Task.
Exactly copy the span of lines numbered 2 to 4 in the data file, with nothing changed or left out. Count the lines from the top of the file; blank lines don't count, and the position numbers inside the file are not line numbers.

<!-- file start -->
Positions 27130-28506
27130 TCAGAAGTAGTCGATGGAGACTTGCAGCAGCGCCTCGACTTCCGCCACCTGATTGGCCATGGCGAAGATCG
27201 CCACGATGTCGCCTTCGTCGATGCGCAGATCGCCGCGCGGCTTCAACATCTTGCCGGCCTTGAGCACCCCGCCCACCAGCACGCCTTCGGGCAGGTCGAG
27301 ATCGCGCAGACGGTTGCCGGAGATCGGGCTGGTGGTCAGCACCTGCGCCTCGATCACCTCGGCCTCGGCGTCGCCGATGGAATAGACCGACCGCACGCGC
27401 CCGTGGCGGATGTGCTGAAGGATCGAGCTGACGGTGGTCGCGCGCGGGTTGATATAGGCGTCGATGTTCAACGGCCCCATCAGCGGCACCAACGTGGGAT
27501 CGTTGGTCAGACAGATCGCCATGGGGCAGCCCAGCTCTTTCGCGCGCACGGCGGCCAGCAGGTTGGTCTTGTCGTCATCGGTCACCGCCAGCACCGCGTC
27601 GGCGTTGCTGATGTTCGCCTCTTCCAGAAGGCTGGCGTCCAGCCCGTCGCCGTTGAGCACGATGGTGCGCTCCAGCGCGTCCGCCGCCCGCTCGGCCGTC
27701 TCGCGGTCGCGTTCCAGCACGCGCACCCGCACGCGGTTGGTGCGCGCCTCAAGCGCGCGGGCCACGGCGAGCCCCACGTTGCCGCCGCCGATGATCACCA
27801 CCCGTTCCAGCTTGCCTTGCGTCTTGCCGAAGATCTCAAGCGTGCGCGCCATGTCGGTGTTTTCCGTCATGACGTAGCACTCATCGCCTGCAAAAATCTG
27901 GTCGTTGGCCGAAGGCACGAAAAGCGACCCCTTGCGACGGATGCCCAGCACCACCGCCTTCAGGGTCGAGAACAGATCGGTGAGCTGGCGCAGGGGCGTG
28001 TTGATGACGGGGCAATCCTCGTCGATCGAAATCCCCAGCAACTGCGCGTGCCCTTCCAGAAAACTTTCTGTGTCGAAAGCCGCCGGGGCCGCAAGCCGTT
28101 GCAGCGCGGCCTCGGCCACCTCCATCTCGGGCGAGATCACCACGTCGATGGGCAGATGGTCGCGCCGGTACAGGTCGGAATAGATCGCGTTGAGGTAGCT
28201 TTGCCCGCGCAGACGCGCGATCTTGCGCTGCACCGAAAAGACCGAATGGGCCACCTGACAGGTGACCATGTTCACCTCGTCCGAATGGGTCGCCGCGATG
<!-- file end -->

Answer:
27130 TCAGAAGTAGTCGATGGAGACTTGCAGCAGCGCCTCGACTTCCGCCACCTGATTGGCCATGGCGAAGATCG
27201 CCACGATGTCGCCTTCGTCGATGCGCAGATCGCCGCGCGGCTTCAACATCTTGCCGGCCTTGAGCACCCCGCCCACCAGCACGCCTTCGGGCAGGTCGAG
27301 ATCGCGCAGACGGTTGCCGGAGATCGGGCTGGTGGTCAGCACCTGCGCCTCGATCACCTCGGCCTCGGCGTCGCCGATGGAATAGACCGACCGCACGCGC